My View: Tackle climate crisis with bipartisan effort
As impeachment proceedings ratchet up the partisan tension in Washington, we feel hopeful about progress made on the pressing problems of the day.
Republicans and Democrats continue to come together on one issue that seemed intractable not long ago: the climate emergency.
In the Senate, Republican Sen. Mike Braun of Indiana teamed up with Maryland Democrat Chris Coons to form a bipartisan climate solutions group.
The Senate group complements the bipartisan Climate Solutions Caucus in the House established in 2016. This judgment-free zone, where members of both parties come together, includes serious discussions about climate emergency solutions. Today, a myriad of bipartisan climate bills wait on action in the House, thanks in no small part to the collaborative atmosphere the bipartisanship Climate Solutions Caucus created.
Republicans and Democrats seek common ground on the climate emergency because public opinion reached a tipping point they can't ignore. A CBS News poll in September found two-thirds of Americans view the climate emergency as a crisis or serious problem, and a majority want immediate action.
Overwhelming majorities of younger GOP voters regard the climate emergency as a serious threat, too: 77% of them said so in a survey by Ipsos and Newsy this fall.
Not just polling motivates Congress. The voices of individual citizens also make a difference. Volunteers with the Citizens' Climate Lobby carry a clear message to their representatives: "Make climate a bridge issue, not a wedge issue." CCL volunteers had 1,131 meetings with congressional offices so far this year to bring the parties together on climate solutions.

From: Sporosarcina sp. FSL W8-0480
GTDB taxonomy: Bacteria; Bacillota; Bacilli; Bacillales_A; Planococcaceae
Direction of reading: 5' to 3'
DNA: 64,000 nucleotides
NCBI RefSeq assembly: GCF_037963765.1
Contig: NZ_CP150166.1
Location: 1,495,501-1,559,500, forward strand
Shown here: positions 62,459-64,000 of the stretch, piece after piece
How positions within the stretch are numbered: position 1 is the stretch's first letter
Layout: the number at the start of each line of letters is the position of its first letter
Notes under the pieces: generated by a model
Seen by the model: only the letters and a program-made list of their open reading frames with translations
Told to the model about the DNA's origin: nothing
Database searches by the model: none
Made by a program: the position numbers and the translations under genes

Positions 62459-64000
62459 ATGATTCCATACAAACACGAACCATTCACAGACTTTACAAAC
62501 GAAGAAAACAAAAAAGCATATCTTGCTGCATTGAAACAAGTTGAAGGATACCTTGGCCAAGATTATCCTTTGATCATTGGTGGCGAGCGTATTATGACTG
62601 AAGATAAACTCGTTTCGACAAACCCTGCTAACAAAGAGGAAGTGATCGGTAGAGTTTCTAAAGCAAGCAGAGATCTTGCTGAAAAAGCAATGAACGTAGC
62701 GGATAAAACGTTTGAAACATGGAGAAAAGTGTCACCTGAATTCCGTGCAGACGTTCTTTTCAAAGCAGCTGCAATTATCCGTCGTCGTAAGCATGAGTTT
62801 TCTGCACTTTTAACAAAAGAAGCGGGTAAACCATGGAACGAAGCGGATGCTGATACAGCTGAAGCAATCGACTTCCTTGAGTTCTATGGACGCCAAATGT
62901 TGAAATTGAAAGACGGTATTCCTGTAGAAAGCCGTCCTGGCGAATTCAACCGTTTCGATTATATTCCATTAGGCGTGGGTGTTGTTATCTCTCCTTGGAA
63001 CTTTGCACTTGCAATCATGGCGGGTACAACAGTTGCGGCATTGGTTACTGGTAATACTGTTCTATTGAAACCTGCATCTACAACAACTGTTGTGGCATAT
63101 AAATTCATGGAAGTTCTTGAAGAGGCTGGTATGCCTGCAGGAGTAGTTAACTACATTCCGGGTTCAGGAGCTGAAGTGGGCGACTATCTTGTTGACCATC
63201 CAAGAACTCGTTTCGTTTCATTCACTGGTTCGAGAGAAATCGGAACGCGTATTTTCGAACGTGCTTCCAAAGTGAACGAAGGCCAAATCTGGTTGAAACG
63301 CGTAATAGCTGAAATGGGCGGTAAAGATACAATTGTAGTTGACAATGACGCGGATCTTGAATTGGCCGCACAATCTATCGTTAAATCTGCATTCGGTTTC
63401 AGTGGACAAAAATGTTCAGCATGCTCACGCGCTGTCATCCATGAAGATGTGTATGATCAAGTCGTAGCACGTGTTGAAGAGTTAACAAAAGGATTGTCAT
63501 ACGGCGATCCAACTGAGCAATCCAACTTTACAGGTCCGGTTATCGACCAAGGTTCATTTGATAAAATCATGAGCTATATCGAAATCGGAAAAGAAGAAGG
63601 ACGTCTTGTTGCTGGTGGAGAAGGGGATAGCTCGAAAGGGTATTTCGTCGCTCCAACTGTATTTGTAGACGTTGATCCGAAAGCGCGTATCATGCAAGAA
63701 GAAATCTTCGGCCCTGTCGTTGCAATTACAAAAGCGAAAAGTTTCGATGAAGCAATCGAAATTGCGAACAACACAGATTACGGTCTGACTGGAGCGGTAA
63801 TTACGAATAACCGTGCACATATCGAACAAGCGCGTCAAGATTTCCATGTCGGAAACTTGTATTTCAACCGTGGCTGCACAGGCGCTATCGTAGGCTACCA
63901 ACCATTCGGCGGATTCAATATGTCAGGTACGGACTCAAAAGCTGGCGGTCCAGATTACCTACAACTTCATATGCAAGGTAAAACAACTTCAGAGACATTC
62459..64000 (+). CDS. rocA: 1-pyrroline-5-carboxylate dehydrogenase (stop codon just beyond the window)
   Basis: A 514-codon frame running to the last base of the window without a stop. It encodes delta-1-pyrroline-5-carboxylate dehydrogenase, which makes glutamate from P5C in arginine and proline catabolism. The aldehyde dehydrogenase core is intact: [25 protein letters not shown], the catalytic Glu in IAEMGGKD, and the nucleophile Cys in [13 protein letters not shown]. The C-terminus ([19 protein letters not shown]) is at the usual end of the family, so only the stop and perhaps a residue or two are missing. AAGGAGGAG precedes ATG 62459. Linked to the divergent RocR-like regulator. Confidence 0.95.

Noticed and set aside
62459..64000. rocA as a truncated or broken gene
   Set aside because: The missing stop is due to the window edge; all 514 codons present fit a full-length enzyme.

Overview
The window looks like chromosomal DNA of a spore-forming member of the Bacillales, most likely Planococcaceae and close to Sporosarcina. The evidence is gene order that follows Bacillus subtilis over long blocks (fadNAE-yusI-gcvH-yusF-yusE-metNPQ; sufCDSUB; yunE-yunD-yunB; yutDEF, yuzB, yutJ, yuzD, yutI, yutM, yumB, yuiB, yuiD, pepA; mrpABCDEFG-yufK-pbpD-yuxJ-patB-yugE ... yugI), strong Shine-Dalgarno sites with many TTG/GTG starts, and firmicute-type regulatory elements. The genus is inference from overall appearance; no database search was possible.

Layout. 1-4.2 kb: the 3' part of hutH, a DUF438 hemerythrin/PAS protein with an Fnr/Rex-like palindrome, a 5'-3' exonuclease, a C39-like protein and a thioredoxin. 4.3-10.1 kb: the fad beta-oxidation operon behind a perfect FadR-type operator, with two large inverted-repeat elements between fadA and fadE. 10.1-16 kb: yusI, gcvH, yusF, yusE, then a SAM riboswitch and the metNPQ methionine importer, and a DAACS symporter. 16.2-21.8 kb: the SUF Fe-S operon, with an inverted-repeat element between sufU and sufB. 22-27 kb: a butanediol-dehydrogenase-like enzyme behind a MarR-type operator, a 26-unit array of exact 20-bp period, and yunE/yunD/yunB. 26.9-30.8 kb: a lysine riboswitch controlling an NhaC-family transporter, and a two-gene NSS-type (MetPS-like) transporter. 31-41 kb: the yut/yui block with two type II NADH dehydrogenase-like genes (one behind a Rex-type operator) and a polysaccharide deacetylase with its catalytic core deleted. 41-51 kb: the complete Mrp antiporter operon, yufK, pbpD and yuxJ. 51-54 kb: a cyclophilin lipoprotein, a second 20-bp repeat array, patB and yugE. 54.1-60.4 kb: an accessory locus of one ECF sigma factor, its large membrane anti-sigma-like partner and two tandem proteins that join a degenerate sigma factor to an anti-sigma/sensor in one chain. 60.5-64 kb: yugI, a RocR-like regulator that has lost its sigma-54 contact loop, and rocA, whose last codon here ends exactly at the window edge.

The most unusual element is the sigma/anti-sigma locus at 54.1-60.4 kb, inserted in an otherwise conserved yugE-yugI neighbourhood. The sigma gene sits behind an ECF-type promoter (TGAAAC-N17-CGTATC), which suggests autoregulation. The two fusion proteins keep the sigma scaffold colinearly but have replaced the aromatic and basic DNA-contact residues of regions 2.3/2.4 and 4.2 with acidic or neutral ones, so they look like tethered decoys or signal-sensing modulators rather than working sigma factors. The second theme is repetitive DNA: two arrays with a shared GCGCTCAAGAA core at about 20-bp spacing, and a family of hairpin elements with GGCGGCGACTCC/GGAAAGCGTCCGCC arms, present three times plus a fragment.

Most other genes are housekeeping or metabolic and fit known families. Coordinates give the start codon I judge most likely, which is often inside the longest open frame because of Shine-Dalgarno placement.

Now that we have Republicans and Democrats talking to each other about climate solutions, what major climate legislation will they support together?
A price on carbon offers promising common ground. Thousands of U.S. economists support carbon pricing as an effective tool to reduce emissions quickly. Newsweek recently surveyed 300 multinational corporations and found that 95% favor mandatory carbon pricing. And according to Luntz Global, carbon pricing that includes a revenue return to Americans, has 4-to-1 support among all voters.
This year, four carbon pricing bills have been introduced with bipartisan sponsorship.
Of the four, the Energy Innovation and Carbon Dividend Act (H.R. 763) has attracted the most support, with 66 House members now signed on, including Republican Francis Rooney of Florida.
Here in Beaverton, support for declaring a climate emergency has been expressed at City Council meetings by community members. The City Council will consider in November a climate action plan and forming a climate advisory committee.
Almost 9.5 million, or about 4% of the U.S. work force, employed in "green economy" generated $1.31 trillion in annual revenue, or about 7% of U.S. GDP. That support, here and throughout the country, means a politically astute move by Republican lawmakers requires backing H.R. 763.
Despite the current hyperpartisan atmosphere, the climate emergency is one area in which elected officials realize that differences must be set aside for the good of our nation and the world. Elected officials also realize that they must take action.
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